Trainers sought to help students to objectively analyze issues they identified from their localities and to brainstorm collaborative and sustainable solutions. While discussing solutions, the functions and responsibilities of local, regional, and national institutions were also discussed. Students were able to compare experience and know-how from other European countries where the problems have already been tackled. And within the framework of these exercises, Roma youth learned to speak in front of an audience, to defend their ideas, and to consider not only what to say – but also how to say it. This approach helped students to increase their confidence when expressing their position.
During these workshops, the actress Nataliya Tsekova came and presented her plays, which for many students was their first exposure to the art of theater. The plays provoked debate and discussions about culture, history, identity, pride, and other topics of concern. This popular Roma actress not only served as a successful role model, but she also challenged young people with her engaging stories and examples from Roma culture and history, past and present, while also touching on taboos.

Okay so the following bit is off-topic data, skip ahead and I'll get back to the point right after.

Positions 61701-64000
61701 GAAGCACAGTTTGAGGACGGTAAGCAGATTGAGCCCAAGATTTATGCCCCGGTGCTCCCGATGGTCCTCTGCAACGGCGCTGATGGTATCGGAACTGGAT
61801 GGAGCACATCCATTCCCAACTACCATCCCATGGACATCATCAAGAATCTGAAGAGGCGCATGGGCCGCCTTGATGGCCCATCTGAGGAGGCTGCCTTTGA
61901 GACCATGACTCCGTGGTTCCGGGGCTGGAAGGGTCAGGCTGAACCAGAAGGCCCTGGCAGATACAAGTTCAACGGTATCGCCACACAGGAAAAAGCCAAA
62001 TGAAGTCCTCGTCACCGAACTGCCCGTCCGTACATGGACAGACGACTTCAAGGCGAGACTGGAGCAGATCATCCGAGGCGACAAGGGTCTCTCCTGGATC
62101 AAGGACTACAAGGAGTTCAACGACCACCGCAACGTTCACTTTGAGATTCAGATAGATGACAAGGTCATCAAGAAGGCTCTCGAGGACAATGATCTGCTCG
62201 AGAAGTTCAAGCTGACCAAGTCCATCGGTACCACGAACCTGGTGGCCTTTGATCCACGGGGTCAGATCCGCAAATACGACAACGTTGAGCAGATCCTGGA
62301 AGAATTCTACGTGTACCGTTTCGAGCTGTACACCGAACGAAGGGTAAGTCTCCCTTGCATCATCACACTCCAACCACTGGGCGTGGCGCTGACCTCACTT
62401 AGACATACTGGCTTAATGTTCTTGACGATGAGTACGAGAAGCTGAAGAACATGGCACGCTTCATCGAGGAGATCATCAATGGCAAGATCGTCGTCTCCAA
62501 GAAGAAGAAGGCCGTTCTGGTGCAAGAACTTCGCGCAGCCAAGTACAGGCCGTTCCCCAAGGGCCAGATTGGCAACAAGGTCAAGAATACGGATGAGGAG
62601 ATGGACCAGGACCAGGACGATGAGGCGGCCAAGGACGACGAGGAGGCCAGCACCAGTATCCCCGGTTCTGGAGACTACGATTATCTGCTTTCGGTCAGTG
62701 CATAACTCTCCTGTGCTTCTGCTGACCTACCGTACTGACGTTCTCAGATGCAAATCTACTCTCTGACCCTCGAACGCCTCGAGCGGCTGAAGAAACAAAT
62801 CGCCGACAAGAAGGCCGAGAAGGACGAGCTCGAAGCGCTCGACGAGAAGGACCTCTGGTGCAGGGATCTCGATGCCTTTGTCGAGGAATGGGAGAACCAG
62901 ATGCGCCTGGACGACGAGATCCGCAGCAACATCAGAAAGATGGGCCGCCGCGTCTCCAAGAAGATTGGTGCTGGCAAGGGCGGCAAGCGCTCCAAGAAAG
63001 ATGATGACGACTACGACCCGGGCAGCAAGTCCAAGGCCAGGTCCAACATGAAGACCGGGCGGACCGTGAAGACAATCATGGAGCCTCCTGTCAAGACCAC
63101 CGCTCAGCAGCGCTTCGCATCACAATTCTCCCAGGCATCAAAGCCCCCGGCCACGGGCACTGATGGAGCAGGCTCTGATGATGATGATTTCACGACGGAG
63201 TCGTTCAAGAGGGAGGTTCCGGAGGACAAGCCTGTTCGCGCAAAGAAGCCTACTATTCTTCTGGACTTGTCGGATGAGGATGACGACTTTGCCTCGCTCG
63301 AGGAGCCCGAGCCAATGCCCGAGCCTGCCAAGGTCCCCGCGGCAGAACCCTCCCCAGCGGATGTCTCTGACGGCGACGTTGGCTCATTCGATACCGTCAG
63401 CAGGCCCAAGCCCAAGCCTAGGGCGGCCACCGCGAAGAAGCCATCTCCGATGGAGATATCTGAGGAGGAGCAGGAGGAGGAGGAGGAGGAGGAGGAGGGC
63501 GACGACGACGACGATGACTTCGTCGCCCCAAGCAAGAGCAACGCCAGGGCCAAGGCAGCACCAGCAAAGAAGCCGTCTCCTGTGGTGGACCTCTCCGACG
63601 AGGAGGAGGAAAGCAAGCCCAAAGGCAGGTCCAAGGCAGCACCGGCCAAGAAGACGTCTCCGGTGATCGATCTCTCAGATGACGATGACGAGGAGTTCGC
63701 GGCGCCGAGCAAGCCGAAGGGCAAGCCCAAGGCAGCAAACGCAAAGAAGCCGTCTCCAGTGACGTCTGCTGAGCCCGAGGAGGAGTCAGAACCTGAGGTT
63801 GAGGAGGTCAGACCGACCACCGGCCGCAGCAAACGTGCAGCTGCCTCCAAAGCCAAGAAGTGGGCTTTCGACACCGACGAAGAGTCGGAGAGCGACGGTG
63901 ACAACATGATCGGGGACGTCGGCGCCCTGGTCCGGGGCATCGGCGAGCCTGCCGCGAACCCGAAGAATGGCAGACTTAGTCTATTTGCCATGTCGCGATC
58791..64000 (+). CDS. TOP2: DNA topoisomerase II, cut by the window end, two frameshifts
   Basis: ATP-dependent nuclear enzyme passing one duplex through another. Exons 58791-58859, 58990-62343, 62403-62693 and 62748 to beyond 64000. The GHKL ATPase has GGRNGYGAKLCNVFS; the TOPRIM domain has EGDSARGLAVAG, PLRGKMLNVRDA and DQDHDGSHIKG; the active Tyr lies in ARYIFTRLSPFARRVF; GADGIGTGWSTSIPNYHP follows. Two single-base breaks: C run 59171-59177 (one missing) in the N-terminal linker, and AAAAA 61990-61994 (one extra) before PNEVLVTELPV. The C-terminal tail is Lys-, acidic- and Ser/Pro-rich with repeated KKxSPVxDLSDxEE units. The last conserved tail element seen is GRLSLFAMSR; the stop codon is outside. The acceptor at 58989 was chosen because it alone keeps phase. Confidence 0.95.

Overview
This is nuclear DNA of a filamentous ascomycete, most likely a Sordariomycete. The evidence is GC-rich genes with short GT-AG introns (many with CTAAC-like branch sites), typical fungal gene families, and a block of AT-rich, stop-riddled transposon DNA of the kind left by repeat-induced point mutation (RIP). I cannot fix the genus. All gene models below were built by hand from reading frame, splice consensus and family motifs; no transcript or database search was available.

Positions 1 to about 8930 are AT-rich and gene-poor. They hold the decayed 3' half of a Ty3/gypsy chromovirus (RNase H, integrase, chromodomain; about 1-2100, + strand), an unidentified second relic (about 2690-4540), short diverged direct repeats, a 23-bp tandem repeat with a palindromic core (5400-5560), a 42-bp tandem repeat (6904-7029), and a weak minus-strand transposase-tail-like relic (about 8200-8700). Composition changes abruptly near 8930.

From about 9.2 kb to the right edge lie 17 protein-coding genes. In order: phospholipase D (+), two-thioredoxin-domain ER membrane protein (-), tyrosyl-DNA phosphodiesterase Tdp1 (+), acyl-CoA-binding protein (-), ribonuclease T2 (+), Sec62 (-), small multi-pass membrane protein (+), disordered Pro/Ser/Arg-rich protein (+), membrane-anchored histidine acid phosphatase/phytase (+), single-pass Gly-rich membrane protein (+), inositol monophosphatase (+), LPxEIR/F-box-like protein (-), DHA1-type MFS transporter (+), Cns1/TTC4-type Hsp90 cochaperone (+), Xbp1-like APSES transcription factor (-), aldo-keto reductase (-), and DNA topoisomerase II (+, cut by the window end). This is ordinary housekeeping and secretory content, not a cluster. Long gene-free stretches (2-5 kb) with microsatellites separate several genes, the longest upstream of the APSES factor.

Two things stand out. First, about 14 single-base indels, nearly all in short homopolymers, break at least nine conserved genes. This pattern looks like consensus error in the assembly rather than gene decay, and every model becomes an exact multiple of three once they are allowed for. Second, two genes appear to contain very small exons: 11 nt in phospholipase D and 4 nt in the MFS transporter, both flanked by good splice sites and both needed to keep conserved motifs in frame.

In Blagoevgrad, two students who have received scholarship support from TSA to study at the American University in Bulgaria (AUBG) – Tsvetana and Elvira, organized a visit for participants at the university. They discussed the admission process and the opportunities that education at AUBG provides. Their visit coincided with HackAUBG (a hackathon/programming marathon), which gave young Roma high school students the opportunity to get in touch with some of Bulgaria’s best, young IT specialists. Elvira and Tsvetana also shared their personal experience and discussed some of the challenges and battles they had to overcome in order to get to where they are at today. These stories inspired the young participants to believe that it is possible for Roma to study at the American University.